Cocktail & Other Recipes By Spirit Cognac & Other Brandy Cocktails


orange-hued Slivopolitan cocktail in a coupe glass, garnished with a fresh plum slice / Tim Nusog

Just as with a skilled cook, it’s often said that a great bartender can make anything taste good. However, in reality, there are several types of liquor that are very difficult to use in cocktails—even for pros like me. It takes some creativity to balance these stubborn spirits with other ingredients while not completely covering them up or having them dominate the drink.

One such spirit is the Eastern European plum brandy called slivovitz. Aged or un-aged, it does not matter. The thing that makes it so hard to use is that it usually overtakes anything else it’s mixed with. It is strong, it is pungent, and sometimes it is oaky. Slivovitz behaves like a bull in a china shop, and when you taste it, you will be carrying it with you for the rest of the day or night, just like when you eat fresh garlic. So, what should you do with it?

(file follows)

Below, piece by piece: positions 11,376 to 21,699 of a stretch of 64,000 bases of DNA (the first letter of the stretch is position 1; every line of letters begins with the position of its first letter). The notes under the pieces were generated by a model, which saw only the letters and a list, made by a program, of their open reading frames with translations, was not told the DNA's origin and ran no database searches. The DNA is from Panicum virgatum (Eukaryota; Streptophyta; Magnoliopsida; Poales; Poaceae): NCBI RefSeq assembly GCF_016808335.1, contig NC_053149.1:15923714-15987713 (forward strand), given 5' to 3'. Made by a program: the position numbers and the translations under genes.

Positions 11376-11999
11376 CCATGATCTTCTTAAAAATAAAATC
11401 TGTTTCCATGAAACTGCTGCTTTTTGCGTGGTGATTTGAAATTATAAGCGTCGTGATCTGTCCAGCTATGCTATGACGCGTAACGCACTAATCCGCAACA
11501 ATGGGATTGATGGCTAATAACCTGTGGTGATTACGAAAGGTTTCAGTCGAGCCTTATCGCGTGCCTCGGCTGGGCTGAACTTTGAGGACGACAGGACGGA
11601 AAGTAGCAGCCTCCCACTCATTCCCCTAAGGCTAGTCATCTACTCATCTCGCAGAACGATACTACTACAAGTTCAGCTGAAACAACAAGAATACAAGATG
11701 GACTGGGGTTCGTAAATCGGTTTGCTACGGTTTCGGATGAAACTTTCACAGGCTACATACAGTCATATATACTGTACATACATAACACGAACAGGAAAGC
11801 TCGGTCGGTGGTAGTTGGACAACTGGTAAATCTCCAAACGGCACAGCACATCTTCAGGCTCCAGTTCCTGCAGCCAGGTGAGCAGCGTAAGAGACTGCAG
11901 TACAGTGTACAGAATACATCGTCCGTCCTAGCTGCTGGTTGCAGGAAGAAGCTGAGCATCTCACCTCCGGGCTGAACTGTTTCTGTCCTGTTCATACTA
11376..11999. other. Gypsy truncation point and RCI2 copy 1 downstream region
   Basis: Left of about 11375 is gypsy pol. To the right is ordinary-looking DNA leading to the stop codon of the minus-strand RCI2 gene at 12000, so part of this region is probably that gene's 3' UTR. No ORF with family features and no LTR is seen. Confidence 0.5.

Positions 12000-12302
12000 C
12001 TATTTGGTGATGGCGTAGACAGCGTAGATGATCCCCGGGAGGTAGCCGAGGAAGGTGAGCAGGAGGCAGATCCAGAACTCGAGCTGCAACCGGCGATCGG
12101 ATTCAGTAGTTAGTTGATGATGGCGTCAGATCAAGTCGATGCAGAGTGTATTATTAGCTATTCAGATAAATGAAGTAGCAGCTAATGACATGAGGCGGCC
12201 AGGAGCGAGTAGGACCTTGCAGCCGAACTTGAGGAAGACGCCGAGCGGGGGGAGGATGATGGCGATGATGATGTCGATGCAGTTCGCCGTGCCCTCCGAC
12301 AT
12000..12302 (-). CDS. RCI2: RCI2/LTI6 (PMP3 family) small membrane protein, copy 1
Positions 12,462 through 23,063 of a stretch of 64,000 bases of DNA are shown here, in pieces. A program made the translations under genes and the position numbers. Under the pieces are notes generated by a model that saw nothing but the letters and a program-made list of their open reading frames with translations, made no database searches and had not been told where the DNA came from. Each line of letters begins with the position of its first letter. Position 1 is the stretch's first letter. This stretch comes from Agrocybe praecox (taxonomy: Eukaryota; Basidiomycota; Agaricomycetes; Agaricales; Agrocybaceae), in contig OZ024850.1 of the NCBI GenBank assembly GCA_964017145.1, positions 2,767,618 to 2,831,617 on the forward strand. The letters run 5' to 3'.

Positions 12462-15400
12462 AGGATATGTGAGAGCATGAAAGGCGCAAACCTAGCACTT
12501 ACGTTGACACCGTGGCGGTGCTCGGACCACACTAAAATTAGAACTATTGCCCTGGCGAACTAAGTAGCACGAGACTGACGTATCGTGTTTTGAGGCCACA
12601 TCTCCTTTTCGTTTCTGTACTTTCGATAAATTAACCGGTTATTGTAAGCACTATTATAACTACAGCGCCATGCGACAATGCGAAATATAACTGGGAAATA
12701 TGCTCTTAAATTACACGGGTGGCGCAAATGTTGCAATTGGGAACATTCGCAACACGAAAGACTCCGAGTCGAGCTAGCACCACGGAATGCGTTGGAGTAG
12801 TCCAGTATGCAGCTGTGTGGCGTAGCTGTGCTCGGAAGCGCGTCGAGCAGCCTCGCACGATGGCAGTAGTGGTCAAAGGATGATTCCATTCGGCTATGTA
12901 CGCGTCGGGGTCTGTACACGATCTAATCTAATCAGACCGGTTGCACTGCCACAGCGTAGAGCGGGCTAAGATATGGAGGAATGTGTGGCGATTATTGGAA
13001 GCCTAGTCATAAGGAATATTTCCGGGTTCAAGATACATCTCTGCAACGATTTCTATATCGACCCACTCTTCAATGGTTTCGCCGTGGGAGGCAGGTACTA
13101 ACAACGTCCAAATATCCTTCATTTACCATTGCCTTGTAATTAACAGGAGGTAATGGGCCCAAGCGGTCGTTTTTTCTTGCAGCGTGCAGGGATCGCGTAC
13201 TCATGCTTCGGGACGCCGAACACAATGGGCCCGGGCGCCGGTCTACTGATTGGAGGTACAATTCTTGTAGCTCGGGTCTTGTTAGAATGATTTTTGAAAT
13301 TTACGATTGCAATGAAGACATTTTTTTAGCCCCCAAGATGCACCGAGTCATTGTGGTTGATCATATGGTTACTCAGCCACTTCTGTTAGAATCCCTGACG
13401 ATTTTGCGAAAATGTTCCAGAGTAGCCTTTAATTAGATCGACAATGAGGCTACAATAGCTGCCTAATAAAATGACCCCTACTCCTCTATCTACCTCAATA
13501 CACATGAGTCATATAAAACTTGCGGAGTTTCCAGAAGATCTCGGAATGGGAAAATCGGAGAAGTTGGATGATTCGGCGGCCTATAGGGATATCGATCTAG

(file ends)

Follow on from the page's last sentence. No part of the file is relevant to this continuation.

Europeans usually drink it neat. You can follow suit and not bother adding anything to the flavorful liquor. Just pour it into a glass and tip it back. But for years bartenders have tried combining it with orange curaçao, bitters, vermouth and egg whites without much success. In all my years behind the stick, I only could make slivovitz taste great in one thing: The Slivopolitan.

This cocktail merges slivovitz with Cointreau, plum puree and fresh lime juice, and it’s actually a pretty good drink. Shake your ingredients with ice, strain into a glass, and see how stubborn slivovitz lets its guard down and melds with the other components.


  • 1 1/2 ounces Stara Sokolova slivovitz

  • 1 ounce Cointreau

  • 3/4 ounce plum puree

  • 1/2 ounce lime juice, freshly squeezed

  • Garnish: plum slice


  1. Add the slivovitz, Cointreau, plum puree and lime juice into a shaker with large ice cubes and shake vigorously for 8 to 10 seconds.

  2. Double-strain into a coupe glass.

  3. Garnish with a slice of fresh plum.